The Route Dispersal Guidelines (RDG), granting the license to airlines to fly abroad in return of flying certain proportion of their planes to smaller towns, highlight a point which is valid from their viewpoint if 5/20 rule is scrapped off without the RDG. It will compel them to fly more loss-making routes as compared to the new airlines which have less number of planes and therefore, have to fly less to smaller cities/towns. The union civil aviation secretary claimed that “there would be a level playing field for all airlines and the government will see to it that no wrong is done to anyone” [Mint 03.03.2016].
All this brings into forefront the question of viability of many routes which remain unviable largely due to the huge sales tax. As a result, the government needs to pay attention if it wants to continue with current regimes of dictating the airlines or will forego the same and rely on the markets.
4.2 Regulatory Challenges facing the Transport projects
The projects in the transport sector have been under constant oversight of regulatory challenges. There have been issues of delay of various projects which in turn are resulting in cost and time overrun. The metro rail systems in different cities such as Jaipur, Bangalore, and Delhi have also been bearing this pain.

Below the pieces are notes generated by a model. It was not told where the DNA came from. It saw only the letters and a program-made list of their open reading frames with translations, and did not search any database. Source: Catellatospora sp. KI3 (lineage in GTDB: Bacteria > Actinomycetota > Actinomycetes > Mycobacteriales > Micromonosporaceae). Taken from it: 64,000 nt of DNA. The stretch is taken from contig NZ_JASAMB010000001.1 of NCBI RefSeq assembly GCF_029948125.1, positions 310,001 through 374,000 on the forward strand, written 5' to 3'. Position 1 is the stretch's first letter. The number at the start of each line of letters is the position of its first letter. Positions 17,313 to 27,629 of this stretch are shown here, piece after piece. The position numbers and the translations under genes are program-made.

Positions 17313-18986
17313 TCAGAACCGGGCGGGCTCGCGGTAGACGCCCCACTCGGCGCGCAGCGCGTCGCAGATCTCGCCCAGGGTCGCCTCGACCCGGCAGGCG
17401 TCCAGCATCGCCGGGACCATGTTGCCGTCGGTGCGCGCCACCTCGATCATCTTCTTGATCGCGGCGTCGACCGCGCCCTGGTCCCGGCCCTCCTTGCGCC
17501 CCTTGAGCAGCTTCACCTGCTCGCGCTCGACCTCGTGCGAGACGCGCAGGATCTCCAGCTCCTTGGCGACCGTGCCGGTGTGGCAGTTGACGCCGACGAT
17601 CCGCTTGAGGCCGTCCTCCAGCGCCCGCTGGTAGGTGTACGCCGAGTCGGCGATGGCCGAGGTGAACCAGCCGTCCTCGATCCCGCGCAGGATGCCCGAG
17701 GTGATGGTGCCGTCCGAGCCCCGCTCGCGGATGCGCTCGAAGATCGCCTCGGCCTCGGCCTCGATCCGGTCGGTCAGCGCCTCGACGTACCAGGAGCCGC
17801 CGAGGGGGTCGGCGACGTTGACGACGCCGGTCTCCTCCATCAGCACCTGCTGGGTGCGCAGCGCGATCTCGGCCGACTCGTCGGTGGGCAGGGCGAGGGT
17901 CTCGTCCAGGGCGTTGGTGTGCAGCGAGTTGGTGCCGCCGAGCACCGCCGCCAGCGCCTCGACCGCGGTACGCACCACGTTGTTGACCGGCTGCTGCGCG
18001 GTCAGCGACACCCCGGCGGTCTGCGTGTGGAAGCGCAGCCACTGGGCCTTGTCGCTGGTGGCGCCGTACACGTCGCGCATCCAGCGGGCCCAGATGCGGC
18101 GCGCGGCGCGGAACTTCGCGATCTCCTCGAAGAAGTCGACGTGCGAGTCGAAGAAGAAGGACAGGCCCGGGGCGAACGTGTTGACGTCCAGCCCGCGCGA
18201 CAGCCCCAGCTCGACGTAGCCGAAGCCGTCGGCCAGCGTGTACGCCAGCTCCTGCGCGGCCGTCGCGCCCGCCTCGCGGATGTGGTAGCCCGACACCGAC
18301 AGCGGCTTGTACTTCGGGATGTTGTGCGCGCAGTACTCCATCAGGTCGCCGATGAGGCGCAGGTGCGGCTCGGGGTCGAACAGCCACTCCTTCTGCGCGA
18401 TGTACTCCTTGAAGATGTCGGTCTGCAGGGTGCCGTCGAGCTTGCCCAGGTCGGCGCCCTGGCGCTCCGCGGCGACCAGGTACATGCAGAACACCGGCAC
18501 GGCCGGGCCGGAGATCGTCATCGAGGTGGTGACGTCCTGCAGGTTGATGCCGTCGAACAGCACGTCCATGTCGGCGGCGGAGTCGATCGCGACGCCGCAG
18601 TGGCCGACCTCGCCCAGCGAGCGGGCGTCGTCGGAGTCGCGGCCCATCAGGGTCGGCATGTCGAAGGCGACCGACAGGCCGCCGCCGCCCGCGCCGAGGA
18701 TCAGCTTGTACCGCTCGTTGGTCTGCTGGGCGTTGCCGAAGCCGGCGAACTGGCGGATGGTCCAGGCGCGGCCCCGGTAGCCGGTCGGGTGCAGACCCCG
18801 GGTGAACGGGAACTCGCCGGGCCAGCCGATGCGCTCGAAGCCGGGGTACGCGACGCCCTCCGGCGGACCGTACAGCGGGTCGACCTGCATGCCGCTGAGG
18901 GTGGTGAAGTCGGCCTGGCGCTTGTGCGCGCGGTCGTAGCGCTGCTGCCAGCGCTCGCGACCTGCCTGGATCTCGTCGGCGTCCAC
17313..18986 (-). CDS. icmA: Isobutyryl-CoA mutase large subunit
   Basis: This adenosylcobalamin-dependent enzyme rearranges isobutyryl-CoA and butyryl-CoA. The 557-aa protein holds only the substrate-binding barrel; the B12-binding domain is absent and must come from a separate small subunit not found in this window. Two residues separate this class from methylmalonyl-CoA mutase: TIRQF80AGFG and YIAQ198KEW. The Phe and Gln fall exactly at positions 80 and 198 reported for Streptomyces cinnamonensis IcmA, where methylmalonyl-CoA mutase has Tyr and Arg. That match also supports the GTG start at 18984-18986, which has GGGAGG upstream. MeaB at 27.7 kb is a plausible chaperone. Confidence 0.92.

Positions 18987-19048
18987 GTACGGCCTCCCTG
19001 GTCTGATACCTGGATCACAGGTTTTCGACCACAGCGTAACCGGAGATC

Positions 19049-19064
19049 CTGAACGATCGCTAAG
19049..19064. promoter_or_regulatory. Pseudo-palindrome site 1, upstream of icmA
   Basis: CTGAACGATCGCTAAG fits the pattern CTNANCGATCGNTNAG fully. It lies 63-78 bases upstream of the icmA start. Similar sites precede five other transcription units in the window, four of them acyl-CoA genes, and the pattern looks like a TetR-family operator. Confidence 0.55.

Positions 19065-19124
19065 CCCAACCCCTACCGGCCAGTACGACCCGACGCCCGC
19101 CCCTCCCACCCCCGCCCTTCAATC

A controversy over the impact on archaeological sites has delayed the next phase of Jaipur Metro project; as a result, the commercial run could only be started in March 2015. Even though the project was completed in a record time of 2011 – 14.In Bangalore, the Metro project was delayed due to pending civil works; although the safety clearance was obtained much earlier.
One of the other significant reasons for the delay in transport projects is the lack of coordination amongst various agencies involved in the projects.